How good is Iowa forward Joe Wieskamp as a true freshman? 'I just love that kid,' Tom Izzo says.
MINNEAPOLIS, Minn. — Even after a quiet game, Iowa freshman Joe Wieskamp was singled out for praise by an opposing basketball coach.
“For some reason, Wieskamp has not played as well against us,” Michigan State’s Tom Izzo said Thursday. “But I just love that kid, love what he brings.”
What Wieskamp typically brings is a refined skill set that is rarely seen in a rookie player. It shows up on the stat sheet. It also shows up on closer study of film. It certainly shows up in practice sessions.
“I like to think I taught him a few things. But he seems to pick it up so quickly it’s hard to tell if I taught him or he just learned it himself,” Hawkeye forward Nicholas Baer said. “He’s just a sponge. You don’t have to tell him anything twice.”
Wieskamp, a 6-foot-6 wing from Muscatine, arrived on campus in June and was in the Iowa starting lineup when the season began in November. He’s averaging 11.5 points and 5 rebounds. He’s a 43 percent 3-point shooter. He has a chance to rank in the top 10 all-time among Hawkeye freshmen in those categories (only Jess Settles can also say the same). He’s already tied Isaiah Moss for seventh place among Iowa rookies with 29 3-pointers made.
But it’s what he does without the ball on offense, the maturity he brings to the defensive end of the court, that truly sets Wieskamp apart.
Fran McCaffery said Wieskamp, a four-star recruit, is the most polished freshman he’s coached in his nine years at Iowa. That includes Devyn Marble and Aaron White.
“His complete skill set and his ability to impact the game, I always say in various locations on the floor. He might blow a game open with his 3-point shot. It might be drives to the basket. Get and-ones. We post him up. He gives you tough baskets,” McCaffery said of Wieskamp. “But he also can move his feet laterally and defend. He rebounds. He rebounds in traffic. He has a keen understanding of time and score and what we need and what we don't need. He doesn't do anything crazy ever.”
Wieskamp was held to five points and three rebounds in Thursday’s 82-67 loss to Michigan State at Carver-Hawkeye Arena. He sank an early 3-pointer and made a challenging reverse layup in the second half. His heady defensive play resulted in a pair of steals, both a result of anticipation of where the ball was going to end up that required him to think three steps ahead.
Still, it was his least productive showing in a Big Ten Conference game. Wieskamp was limited to eight points the first time Iowa faced Michigan State. He has averaged 12.9 points and 6.4 rebounds in Iowa’s other seven league contests.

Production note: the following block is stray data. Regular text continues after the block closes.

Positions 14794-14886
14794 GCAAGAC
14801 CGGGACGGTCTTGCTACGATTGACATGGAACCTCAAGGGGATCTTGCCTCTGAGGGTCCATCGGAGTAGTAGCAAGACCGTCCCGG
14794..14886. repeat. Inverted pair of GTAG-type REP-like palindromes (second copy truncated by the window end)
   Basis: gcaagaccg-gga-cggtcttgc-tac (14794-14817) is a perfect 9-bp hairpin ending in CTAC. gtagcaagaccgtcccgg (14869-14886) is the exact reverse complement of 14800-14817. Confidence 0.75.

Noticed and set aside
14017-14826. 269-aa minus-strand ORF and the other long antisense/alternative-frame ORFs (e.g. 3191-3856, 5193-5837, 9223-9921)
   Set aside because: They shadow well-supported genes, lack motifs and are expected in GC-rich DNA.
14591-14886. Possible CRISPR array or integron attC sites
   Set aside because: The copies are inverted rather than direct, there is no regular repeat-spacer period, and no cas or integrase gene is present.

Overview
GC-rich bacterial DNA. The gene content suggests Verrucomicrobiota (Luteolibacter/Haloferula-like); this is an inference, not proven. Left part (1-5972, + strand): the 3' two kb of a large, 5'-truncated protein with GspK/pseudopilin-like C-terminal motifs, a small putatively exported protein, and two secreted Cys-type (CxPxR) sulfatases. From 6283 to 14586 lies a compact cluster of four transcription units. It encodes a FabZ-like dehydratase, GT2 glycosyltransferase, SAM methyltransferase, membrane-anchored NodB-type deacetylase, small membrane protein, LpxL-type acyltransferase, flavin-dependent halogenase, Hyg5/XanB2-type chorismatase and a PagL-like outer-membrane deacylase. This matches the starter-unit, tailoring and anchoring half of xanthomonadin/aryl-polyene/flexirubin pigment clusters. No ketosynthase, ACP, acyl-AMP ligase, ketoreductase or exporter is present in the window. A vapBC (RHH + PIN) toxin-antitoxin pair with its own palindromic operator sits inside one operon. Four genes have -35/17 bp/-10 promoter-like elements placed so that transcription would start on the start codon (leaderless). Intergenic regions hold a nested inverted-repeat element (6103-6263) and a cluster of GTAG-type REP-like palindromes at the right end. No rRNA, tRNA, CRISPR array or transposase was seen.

Wieskamp will look to bounce back, along with the No. 21 Hawkeyes (16-4, 5-4 Big Ten), in a 4 p.m. Sunday game at Minnesota (14-5, 4-4). It’s a safe bet that he will. You can watch it unfold on FS1.
“He’s not a guy who’s scared of the moment. Nothing’s too big for him,” Baer said of Wieskamp.
Baer and Wieskamp are Iowa’s primary small forwards, the former the team’s lone senior, the latter its only true freshman seeing playing time. So they’ve formed a unique bond.
Baer said he was most impressed with Wieskamp’s court presence in a 72-67 win over Bryant on Dec. 29. It would have been a horrible loss for a Hawkeye team with NCAA Tournament aspirations.
“It was a really stressful game for all of us,” Baer recalled. “He comes down the last 4 minutes and makes two huge buckets for us and helps us get some stops.”
Wieskamp is the all-time leading scorer in Iowa high school history for a Class 4-A player. That was the reputation that preceded him to Iowa City.
Wieskamp said he started to think long ago of ways to get into the scoring column when his college career began. He knew he wouldn’t be getting the volume of shots he saw in high school. He is averaging less than eight per game this winter.
“I’ve been trying to do a lot of little things. Get the offensive rebounds (he has 29, second-most on the team). Run out in transition,” Wieskamp said. “Just make the easy plays.”
Actually, he more often makes difficult plays look easy.
Wieskamp said he wanted to prove that he’s much more than a scorer and is happy that he’s started down that path. He is most proud of his rebounding. He’s also surprised himself with his defense.
“To have guards who can rebound makes us that much better,” he said.
“I didn’t think I’d be this good of a defender at this level as I have been. But I know there’s still a lot of lapses in my game. I’ve still got a lot I’ve got to improve on.”
Those are some scary words for opposing Big Ten coaches.